“Fed Week” is finally here. On Wednesday we’ll get to hear from Jerome Powell and Co. as they set the price of money for the next 2 months. According to the CME’s FedWatch tool, 86% of investors expect a 75 BPS increase and 14% expect a full 100 BPS increase. In other words, the market is effectively pricing in a 75 BPS increase.
It is pretty much a given that the Fed will have to keep raising rates to at least 4% and above (from the current 2.50%) - with investors like Ray Dalio going as far as to say it needs to go to “the upper bound of 4.5 - 6%”.
Similarly, he signals that according to his estimates, if the rates were to go to 4.5%, that would imply a further 20% drop in equity markets.
While the future is unpredictable, there are a few things that are known in this environment. Keeping those in mind could provide an indication of where we could be headed. Here’s a handy list:
- The Fed wants to bring inflation back to 2-3% range
- If the neutral rate is to be slightly above inflation, we can assume that the base rate should be at least 3.5% over the long term
- Because of how CPI is calculated and the data from the trailing 12-months, even if markets stay flat, the earliest inflation readings would show it under 3% would be spring 2023.
4. There is a strong correlation between the size of the Fed’s balance sheet and the value of assets (stocks, real estate and bitcoin)
In other words, the Fed sees the stock market and real estate as drivers of “the wealth effect”. It uses its policies to make people feel wealthier or poorer to drive economic behavior.
- The Fed is decidedly trying to keep the wealth effect, hence markets - in check. This week’s Wall Street Journal article is a clear example of this.
- The Fed has openly stated it is planning to reduce the size of its balance sheet by $95 Billion per month. For context, when it was stimulating the economy it was _buying_ $80 Billion per month in mortgage backed securities and treasuries. In other words, the size of the balance sheet is going down, which should continue putting pressure on markets.
So - what conclusions can we draw from this?
- The Fed does not want asset prices to rally until inflation, or CPI, is back between 2-3%. It will do everything in its power to keep them suppressed until then. This is an effort to keep the “wealth effect” in check.
- The Fed is actively reducing the size of its balance sheet - and will continue to do so until the end of the year. Given the tight correlation between the Fed balance sheet and the S&P 500, this means that it should remain under pressure until then. (This is consistent with point 1).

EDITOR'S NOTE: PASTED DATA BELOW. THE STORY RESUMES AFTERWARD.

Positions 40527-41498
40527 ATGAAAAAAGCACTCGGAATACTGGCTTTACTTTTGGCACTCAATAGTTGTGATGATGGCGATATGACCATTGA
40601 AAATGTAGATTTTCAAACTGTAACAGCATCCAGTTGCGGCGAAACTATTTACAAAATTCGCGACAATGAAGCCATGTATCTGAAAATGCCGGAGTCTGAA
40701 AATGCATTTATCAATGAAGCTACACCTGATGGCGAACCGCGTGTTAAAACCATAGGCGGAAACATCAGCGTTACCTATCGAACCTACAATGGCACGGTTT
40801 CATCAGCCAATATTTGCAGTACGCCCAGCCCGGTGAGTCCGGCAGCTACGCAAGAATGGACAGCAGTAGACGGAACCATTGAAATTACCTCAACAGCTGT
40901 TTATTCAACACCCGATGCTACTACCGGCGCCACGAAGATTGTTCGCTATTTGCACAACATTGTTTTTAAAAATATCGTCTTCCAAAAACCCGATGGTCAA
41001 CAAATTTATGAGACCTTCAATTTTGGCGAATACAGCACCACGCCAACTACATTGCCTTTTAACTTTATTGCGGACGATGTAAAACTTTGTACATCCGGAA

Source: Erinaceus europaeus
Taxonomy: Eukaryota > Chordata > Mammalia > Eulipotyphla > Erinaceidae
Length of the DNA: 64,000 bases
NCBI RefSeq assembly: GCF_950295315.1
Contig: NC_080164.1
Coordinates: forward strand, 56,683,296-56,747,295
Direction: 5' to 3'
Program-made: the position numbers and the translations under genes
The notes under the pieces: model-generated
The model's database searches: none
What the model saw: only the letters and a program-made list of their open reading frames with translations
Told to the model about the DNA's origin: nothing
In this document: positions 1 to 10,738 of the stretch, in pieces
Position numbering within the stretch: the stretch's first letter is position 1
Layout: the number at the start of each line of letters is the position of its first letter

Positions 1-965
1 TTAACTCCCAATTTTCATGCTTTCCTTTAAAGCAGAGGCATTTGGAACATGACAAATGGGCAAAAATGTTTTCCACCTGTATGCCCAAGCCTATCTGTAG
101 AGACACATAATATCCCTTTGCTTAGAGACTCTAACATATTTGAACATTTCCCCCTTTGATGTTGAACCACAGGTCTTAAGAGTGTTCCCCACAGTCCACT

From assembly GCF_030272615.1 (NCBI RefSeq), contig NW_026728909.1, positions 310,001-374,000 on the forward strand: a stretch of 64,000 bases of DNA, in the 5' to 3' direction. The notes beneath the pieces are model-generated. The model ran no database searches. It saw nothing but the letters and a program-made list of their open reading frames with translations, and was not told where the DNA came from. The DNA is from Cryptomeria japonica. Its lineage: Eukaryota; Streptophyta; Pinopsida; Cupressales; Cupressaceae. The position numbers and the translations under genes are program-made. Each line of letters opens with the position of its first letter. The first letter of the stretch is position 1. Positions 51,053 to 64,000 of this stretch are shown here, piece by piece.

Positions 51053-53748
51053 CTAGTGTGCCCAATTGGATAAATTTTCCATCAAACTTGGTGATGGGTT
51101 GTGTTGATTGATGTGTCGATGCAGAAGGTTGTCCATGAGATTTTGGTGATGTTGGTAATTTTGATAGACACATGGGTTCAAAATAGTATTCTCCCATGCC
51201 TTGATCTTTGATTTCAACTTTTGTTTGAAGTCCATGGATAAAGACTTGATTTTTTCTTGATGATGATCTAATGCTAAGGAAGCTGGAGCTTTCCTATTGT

Translation - investors should expect at least a 75 Basis Point rate increase this Wednesday and a sobering speech from the Fed. At best, it may suggest that future increases are “data dependent” - but Powell will not want to risk coming off too friendly to prevent a knee jerk rally in markets.
Having said this, markets recalibrated to this expectation after last week’s CPI reading. Meaning that it could hold up well on a 75 BPS announcement.
- The earliest we can get to 2-3% inflation, assuming a “happy path” forward is between March-July next year.
- The stock market and other asset prices work with forward-looking expectations.
Translation - investors are keeping a close eye on key market levels as we head into Q4. Many expect the worst in terms of pricing to materialize in the coming months, providing buying opportunities as we head into Q1 2023.
The future is hard to predict - the Federal Reserve isn’t. We also know the data they look at and the tools at their disposal. In the current market conditions, investors like getting paid to wait. Savings Accounts products like Ledn’s let you earn up to 7.5% APY on your U.S. dollar tokens and up to 5.25% APY on your first 0.1 BTC - allowing you to buy and sell between the 2 assets at any time.
With the Fed wanting to keep equity markets in check until at least the end of the year, it is effectively providing an artificial upper “cap” on asset prices. With that as our base case, the 2 remaining outcomes are a sideways progression until the end of the year, or potentially further downside before a recovery. In today’s section we breakdown what could drive potential further downside.
With a “sideways chop” until the end of the year being the base-case scenario, we’ll turn our focus on potential events that could derail markets to go below the lows set in mid-June. While there are many events that could derail this potential outcome, we’ll focus on the big ones:
- A breakdown in the U.S. real estate market
There’s a very simple reason to be worried about the U.S. real estate market, and that is - lending to the U.S. government is yielding close to the same amount as owning and renting a house, with all the pains and risks associated with that activity.
This is a clear-tell sign that the real estate market is about to come under pressure - if nothing else, by selling pressure from real estate investors and not end-users.
Rising mortgage rates may also drive several participants to repay their personal lines of credit or mortgages, draining money from the economy that would otherwise have been spent elsewhere.
- A renewed spike in energy prices
A big driver of the lower inflation trend is the astronomical drop in the price of oil and therefore gasoline. The interesting thing is that this price drop was not natural - it was manufactured by draining the strategic oil reserves of many countries, the U.S. being the main one of them.
As the world looks to its oil producers to demand more production capacity, underinvestment over the years is finally showing its cracks - with capacity constraints popping up everywhere.
OPEC+ has clearly stated that it wants to keep a $100/barrel price - which could put upward pressure on fuel prices from current levels.
If energy prices start rising once again, inflation will remain sticky for longer, meaning that high rates will remain. This could translate to markets selling off if CPI stays above 7.25% by the November meeting.